Raising Of Leopold's Statue In Drc Sparks Controversy In Africa And New Interest In African Film Festival

February 2007

RAISING OF LEOPOLD'S STATUE IN DRC SPARKS CONTROVERSY IN AFRICA AND NEW INTEREST IN AFRICAN FILM FESTIVAL
by Elombe Brath

When the BBC aired a broadcast which reported that the statue of the infamous Belgian King Leopold II had been ordered to, both literally and figuratively, dragged out the mothballs by Christophe Muzungu, the Minister of Culture of the Democratic Republic of Congo, and have the 19th century monument of the monarch raised in Kinshasa, the country's capital, all hell broke loose. Viewers were alarmed that such a thing could happen in today's DRC, which is struggling to rehabilitate its history as a victim of Belgium's brutal colonization period and its subsequent neocolonial dictatorship under Mobutu, who has been compared by many to have ruled as if he wanted to be an African Leopold.

This issue caused many Congolese, as well as other African people around the world, to reminisce about the cruel European colonial domination Africans had been forced to endure since the conclusion of the Berlin Conference of November 1884-February 1885 and the paradoxical negative symbolic gesture of once again raising a monument in the likeness of Leopold II, the infamous 19th century brutal monarch who wantonly butchered his African subjects. Instead of keeping the sculpture covered in the basement of the nation's archives or creating a National Museum of Historical Horrors where it could be displayed as a reminder to educate the broad masses of Congolese what the world had allowed to aggravate their suffering on the alter of white supremacist racism, Leopold was given an undue measure of respect. To exhibit the statue of the most despiteous representative of European colonization in Kinshasa, alongside the city where statues of former Prime Minister Patrice Lumumba and former President Laurent Kabila - both martyred by imperialists and racists who sought to prevent their country's independence and people's right to self-determine the Congo's liberation - was dispiriting.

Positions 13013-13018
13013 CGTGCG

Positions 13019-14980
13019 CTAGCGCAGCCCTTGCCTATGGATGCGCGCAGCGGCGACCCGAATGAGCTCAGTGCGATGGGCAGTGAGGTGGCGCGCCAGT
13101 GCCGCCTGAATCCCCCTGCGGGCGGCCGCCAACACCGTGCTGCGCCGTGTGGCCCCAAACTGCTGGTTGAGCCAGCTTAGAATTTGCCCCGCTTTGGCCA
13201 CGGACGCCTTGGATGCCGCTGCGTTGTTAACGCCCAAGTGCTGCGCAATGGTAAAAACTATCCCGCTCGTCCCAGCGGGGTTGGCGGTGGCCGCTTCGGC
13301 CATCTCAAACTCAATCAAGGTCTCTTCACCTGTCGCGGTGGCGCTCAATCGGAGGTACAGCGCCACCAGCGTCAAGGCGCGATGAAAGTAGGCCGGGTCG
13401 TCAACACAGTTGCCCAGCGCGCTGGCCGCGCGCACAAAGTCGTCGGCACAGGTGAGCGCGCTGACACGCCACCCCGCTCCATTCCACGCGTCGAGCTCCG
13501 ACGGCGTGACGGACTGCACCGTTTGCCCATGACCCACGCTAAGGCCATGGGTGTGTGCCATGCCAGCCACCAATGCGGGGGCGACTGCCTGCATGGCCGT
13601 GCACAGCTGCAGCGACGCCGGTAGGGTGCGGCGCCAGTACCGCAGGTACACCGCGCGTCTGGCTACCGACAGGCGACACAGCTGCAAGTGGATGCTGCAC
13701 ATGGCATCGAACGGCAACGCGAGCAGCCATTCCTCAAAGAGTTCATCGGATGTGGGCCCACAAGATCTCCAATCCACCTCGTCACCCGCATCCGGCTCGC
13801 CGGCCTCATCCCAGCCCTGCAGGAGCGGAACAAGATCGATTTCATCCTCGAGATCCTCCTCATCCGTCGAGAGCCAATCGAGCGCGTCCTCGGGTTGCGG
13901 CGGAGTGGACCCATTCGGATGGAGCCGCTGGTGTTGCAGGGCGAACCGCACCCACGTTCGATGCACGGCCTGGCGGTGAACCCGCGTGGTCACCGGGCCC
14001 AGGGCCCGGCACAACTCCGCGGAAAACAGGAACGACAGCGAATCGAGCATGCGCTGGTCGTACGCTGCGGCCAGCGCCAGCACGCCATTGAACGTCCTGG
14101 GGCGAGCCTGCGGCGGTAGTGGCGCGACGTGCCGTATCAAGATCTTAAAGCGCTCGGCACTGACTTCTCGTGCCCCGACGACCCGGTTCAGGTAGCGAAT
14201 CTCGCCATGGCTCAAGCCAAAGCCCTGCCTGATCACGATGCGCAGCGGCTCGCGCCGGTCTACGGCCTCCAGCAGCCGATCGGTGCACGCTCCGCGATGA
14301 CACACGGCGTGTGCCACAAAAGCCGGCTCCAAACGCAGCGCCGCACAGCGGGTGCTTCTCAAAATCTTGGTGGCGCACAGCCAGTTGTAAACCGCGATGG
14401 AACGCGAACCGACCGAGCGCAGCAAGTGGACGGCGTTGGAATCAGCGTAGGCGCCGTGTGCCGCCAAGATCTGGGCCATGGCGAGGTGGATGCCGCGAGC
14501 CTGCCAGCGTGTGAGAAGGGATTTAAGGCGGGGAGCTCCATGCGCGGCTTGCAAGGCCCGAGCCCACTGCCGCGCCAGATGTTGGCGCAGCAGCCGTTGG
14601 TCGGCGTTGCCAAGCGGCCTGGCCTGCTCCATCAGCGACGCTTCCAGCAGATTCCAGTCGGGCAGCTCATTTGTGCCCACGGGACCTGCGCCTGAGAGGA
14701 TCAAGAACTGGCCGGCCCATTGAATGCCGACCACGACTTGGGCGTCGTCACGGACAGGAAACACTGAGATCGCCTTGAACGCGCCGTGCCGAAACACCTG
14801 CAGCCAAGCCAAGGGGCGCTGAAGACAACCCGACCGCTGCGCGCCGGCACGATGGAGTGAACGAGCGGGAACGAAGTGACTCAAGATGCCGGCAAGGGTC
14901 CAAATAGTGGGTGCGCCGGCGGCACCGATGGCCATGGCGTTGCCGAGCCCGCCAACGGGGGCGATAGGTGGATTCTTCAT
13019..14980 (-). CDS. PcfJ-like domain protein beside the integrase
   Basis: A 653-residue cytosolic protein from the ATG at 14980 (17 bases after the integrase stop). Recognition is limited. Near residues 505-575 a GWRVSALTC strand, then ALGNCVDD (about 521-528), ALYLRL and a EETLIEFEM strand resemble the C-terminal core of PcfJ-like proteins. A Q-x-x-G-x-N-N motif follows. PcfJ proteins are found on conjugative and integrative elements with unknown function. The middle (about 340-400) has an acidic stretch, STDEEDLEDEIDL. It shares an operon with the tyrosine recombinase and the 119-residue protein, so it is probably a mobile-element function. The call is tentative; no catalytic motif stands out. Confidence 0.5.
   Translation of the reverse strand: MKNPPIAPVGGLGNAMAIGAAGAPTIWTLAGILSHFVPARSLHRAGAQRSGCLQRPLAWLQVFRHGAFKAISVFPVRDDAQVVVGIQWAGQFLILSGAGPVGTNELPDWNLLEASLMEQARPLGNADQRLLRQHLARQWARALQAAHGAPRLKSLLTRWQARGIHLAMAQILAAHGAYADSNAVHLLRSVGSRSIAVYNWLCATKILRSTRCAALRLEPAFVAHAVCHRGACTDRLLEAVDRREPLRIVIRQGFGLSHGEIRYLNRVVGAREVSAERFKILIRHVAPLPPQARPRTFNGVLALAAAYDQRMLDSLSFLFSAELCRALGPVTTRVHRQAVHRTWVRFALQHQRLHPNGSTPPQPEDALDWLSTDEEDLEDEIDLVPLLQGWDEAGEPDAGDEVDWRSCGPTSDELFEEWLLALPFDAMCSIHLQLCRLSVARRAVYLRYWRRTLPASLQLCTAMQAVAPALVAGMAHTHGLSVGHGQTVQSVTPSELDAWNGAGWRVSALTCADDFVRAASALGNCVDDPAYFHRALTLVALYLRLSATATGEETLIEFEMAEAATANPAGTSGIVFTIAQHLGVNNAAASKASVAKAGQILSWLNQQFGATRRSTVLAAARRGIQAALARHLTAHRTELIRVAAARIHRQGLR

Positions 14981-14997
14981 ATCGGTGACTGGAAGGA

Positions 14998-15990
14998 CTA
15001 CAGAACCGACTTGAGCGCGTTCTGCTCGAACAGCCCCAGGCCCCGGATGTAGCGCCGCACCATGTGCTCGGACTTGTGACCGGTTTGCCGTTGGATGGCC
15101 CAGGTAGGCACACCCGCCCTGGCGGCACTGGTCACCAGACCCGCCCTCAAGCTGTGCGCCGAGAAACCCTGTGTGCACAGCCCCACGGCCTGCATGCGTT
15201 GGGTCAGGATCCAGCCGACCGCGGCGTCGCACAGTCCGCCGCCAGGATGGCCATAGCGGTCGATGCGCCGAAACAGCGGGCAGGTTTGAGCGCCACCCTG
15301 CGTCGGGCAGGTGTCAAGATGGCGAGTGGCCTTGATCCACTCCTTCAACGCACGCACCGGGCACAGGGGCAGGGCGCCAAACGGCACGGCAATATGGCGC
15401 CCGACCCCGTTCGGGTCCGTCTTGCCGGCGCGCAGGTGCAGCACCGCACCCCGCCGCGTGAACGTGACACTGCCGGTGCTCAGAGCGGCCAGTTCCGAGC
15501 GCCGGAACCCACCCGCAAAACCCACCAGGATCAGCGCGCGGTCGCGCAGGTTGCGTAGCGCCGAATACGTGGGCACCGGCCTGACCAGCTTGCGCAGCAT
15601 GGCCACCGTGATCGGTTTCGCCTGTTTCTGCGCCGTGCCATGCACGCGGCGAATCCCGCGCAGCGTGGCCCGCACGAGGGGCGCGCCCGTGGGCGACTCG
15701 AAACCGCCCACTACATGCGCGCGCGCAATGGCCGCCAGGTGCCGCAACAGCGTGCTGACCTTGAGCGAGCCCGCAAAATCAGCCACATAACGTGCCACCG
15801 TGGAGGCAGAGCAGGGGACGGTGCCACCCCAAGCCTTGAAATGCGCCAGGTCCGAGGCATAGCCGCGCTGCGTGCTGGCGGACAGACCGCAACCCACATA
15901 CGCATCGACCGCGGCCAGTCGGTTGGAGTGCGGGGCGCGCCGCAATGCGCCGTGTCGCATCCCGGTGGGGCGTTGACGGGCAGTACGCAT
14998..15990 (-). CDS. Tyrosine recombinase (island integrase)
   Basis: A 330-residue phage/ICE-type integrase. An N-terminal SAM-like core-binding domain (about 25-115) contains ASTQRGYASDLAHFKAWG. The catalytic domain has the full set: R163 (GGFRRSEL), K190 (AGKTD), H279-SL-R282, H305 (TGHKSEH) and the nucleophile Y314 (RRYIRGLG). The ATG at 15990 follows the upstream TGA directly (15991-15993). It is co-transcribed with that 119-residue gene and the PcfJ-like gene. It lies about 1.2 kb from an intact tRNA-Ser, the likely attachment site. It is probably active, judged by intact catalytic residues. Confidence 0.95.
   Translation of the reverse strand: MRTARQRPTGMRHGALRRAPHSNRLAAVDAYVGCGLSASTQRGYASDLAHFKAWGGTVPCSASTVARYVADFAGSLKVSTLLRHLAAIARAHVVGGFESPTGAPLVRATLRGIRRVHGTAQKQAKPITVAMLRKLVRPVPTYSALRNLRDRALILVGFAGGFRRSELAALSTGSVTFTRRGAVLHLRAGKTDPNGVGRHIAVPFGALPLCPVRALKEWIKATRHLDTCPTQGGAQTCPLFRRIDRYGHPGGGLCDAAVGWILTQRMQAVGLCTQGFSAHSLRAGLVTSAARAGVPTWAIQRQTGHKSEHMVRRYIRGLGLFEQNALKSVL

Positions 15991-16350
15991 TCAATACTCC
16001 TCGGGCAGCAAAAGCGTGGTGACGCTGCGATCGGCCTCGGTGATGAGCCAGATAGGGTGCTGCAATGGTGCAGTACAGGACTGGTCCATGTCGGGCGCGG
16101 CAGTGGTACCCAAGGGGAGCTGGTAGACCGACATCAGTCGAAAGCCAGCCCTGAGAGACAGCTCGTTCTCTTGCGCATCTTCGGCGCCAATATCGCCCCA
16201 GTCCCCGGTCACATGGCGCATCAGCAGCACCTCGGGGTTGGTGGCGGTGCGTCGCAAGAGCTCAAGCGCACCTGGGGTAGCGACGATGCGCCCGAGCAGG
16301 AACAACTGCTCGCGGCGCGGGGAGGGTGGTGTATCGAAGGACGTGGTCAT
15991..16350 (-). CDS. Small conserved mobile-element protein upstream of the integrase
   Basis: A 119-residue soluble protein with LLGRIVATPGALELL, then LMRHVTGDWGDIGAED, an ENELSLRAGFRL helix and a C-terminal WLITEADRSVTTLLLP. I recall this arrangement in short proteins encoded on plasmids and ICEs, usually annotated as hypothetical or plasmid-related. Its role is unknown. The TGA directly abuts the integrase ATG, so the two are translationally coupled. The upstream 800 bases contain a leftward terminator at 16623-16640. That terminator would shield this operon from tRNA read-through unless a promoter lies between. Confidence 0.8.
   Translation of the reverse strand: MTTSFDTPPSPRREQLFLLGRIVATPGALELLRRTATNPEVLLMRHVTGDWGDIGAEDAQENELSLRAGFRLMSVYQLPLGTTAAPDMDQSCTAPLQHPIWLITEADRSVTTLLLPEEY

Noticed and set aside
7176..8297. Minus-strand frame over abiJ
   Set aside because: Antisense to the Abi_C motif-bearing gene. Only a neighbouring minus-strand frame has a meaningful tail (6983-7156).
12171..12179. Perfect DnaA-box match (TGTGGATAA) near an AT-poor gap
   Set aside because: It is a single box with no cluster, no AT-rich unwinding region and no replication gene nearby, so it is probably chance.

When I rushed down to the DRC's Mission to the United Nations, Ambassador Atoki Ileka, to enquire whether the report true or not, he told me that it was but that when President Joseph Kabila, who has been busily engaged in trying to protect his country's territorial integrity, was appraised of the situation, he rescinded Muzungu's edict and ordered the controversial offensive statue to be returned to storage. I was relieved, but, like many others, still disturbed.

But the issue surrounding what historical role does Leopold represent in the Congo's interest, believe it or not, has also been raised again. In spite of the fact that Leopold's heinous 23-year long oppressive, genocidal and exploitive rule of the Congolese people had been known for years, his sheer brutality finally became so outrageous that it drew the outrage of his European allies, some folks still wanted to give him the benefit of the doubt of Christian charity. Nonetheless, the overwhelming knowledgeable people of the world have concluded that the Belgian king's exploits could no longer be tolerated because, ironically, they were embarrassing European's claims to be the paradigms of western civilization. Thus, by the Leopold was forced to give up his self-proclaimed "Congo Free State" and turn over his privatized huge African territory which was 80 times larger than Belgium (which then became the infamous Belgian Congo in 1908), he had enriched himself by over $10 million while causing – and costing - the lives of more than 10 million Congolese people, with thousands being maimed by having their hands cut off because they didn't produce enough rubber to match the mad king's quota demands.